There are proposals to change the law regulating school admission policies. This follows considerable consultation with stakeholders and the public and recent campaigns for change. While reforms are needed, draft legislation that has been published is unlikely to be passed in time for children starting school next year. However there are already laws in place regulating schools in relation to admission policies that give rights to parents and children and impose obligations on schools. Parents who are applying for a school place for their child should find out about the admissions policies of the schools they are interested in and make sure they know the closing dates for application, the school’s catchment area etc. To help parents inform themselves of their rights and school obligations under the current law, here are the main provisions:
1) Schools must establish and maintain an admission policy which provides for maximum accessibility to the school and this policy must be published. A school’s admissions policy should include the policy of the school relating to admission and participation by students with special education needs. A school cannot refuse to admit a child to the school except where the refusal is in accordance with its published admissions policy. These and other requirements for school admission policies are set out in the Education Act 1998 and the Education (Welfare) Act 2000.
2) Where a board of management of a school or a person acting on behalf of the board refuses to enrol a student in the school there is a right to appeal that refusal under section 29 of the Education Act 1998. The parent of the child, or in the case of a student that has reached 18 years of age – the student, may appeal to the Secretary General of the Department of Education. In the case of an ETB school an appeal must be made in the first place to the ETB before an appeal can be made to the Secretary General. When a school refuses to admit a child they should inform parents of their right to appeal under section 29.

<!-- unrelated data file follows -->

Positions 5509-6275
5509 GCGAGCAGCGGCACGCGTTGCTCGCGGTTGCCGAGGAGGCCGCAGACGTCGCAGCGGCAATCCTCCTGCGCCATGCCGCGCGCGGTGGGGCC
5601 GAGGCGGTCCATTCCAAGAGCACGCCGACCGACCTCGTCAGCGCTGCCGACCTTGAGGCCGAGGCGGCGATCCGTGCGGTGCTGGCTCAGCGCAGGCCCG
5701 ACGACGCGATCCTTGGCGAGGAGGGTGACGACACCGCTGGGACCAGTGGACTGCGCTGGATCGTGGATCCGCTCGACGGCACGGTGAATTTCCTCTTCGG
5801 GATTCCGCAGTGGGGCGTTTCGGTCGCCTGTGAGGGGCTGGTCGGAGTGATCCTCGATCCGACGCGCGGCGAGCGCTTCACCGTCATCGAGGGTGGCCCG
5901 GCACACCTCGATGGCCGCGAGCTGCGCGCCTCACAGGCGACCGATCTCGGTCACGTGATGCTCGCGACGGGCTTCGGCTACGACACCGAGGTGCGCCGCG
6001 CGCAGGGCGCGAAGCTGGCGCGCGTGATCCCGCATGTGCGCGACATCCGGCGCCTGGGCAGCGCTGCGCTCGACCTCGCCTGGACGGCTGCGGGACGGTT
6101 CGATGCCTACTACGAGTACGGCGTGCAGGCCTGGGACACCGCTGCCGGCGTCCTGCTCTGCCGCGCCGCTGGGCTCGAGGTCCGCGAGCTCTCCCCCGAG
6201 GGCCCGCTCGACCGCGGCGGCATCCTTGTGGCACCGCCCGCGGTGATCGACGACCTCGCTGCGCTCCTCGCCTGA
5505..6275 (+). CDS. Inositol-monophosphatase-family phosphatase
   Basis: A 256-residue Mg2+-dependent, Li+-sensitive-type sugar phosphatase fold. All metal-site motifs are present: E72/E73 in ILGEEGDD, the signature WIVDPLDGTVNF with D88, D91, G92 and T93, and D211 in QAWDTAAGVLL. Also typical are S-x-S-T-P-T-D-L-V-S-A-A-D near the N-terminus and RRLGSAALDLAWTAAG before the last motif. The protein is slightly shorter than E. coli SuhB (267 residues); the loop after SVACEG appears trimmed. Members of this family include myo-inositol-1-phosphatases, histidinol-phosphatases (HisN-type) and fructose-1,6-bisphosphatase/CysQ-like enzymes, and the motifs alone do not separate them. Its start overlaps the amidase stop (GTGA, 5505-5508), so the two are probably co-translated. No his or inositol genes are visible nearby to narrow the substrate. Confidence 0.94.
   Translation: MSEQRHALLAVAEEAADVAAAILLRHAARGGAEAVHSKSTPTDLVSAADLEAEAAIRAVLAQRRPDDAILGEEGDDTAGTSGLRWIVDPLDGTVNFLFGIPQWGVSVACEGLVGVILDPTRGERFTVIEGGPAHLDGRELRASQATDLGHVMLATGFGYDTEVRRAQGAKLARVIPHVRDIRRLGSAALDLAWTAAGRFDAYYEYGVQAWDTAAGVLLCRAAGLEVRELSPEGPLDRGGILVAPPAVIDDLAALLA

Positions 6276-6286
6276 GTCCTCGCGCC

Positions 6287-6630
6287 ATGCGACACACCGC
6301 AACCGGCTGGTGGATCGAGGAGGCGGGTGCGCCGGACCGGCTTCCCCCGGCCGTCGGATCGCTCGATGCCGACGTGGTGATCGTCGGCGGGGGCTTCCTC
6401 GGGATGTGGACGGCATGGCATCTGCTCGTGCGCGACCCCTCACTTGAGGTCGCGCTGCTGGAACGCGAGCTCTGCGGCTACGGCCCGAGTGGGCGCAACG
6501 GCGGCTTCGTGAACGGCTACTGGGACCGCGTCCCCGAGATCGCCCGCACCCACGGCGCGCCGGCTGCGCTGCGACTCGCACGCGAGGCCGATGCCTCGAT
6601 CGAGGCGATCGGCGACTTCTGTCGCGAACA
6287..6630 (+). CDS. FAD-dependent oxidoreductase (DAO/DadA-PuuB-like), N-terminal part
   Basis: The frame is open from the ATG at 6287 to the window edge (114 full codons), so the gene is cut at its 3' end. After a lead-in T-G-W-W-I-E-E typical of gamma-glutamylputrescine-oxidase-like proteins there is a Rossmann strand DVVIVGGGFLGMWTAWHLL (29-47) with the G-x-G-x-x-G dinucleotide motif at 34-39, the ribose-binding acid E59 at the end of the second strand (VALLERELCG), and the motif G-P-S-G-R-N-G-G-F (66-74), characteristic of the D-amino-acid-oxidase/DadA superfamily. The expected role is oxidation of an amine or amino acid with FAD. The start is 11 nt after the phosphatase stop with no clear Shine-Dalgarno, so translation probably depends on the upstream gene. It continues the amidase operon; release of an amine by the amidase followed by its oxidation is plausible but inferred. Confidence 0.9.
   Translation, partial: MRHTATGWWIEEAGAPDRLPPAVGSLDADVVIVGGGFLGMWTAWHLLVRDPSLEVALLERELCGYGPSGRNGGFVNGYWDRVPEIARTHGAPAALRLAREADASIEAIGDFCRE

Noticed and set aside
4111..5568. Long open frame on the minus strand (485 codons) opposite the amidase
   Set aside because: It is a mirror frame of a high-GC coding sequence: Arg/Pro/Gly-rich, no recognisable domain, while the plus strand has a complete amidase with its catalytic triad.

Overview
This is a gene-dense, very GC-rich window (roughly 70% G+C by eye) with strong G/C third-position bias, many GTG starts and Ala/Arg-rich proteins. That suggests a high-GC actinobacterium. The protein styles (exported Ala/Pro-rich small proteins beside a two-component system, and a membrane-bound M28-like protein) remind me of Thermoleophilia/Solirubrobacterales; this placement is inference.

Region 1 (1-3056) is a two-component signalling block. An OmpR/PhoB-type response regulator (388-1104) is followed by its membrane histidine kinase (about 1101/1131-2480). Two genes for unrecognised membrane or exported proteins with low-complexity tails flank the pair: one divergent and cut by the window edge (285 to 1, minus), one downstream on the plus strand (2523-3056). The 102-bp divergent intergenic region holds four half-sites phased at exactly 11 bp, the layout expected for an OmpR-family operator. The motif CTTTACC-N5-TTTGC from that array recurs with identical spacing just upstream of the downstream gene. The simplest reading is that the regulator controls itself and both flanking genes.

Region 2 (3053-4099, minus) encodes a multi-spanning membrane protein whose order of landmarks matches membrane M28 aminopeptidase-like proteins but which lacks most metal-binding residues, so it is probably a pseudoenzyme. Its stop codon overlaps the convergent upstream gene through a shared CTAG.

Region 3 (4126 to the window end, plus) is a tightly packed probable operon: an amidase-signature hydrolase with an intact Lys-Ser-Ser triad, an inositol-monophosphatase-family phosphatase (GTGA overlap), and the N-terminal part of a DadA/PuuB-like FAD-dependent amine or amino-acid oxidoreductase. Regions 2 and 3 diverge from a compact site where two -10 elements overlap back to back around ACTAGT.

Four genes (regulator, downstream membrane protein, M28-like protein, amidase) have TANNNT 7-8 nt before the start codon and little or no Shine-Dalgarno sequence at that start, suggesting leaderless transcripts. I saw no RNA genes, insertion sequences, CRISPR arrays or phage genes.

3) TUSLA – The Child and Family Agency, may also make a section 29 appeal. Where a child is refused admission by a school board or a person acting on behalf of the board Section 27 of the Education (Welfare) Act imposes a duty on TUSLA to make all reasonable efforts to have the child enrolled in another school.
4) The Equal Status Acts 2000 to 2012 apply to primary and post primary schools and provide that a school cannot discriminate in its admissions policy on the nine grounds contained in the acts but with exemptions – single sex schools may discriminate on gender grounds and denominational schools may give preference to applicants from one faith over others, or refuse an applicant a school place, if it can prove that refusal is essential to maintain the ethos of the school.
5) Section 10 the EPSEN Act allows for the NCSE to designate a school that a child with special needs can attend but this section has yet to be enacted. The School (Admissions) Bill 2016 proposes to repeal this section and to replace it with a similar provision that would also give TUSLA powers to designate a school for a child.
Where to get advice and support about your and your child’s rights under the legislation regarding school admissions policies:
TUSLA – Child and Family Agency
Phone 01 7718500
NCSE – National Council for Special Education
Phone 046 9486400
Information about the current draft legislation -the Education (Admission to Schools) Bill 2016 – which prohibits first come first serve admission policies and requires more transparency of schools is here
The Report of the Oireachtas Education Committee (which I chaired) which made recommendations on a General Scheme of a School Admissions Bill published when Ruairi Quinn was Minister is at this link
Labour has proposed an Equal Status (Admission to Schools) Bill aimed at limiting discrimination against local children not brought up in the faith of a denominational school Click